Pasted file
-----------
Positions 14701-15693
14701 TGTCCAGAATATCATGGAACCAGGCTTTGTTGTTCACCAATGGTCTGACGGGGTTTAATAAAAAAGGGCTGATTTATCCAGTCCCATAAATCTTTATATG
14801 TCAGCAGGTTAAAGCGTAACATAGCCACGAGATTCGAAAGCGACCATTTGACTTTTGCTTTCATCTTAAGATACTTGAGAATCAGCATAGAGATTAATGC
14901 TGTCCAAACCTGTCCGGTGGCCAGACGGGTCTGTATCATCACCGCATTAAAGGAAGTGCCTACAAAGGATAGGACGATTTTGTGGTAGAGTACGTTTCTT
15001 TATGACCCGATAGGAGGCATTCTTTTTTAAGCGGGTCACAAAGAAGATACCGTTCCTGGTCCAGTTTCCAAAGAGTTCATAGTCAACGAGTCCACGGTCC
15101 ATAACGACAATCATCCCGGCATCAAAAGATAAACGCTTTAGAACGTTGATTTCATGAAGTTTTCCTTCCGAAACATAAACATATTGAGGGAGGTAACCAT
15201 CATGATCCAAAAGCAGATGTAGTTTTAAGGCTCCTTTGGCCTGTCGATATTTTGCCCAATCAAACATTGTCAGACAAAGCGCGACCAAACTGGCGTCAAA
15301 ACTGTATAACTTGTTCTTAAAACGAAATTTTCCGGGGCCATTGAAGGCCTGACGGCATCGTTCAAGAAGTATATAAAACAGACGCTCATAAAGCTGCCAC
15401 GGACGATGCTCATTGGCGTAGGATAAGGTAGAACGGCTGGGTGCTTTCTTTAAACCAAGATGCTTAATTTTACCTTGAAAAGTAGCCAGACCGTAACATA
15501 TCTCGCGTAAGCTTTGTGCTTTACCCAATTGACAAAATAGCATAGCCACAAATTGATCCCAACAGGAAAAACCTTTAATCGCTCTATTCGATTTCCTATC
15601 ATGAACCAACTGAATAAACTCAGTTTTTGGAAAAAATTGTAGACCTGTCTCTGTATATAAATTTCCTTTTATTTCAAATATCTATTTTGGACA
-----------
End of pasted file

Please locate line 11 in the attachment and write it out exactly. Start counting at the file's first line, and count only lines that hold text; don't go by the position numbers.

15601 ATGAACCAACTGAATAAACTCAGTTTTTGGAAAAAATTGTAGACCTGTCTCTGTATATAAATTTCCTTTTATTTCAAATATCTATTTTGGACA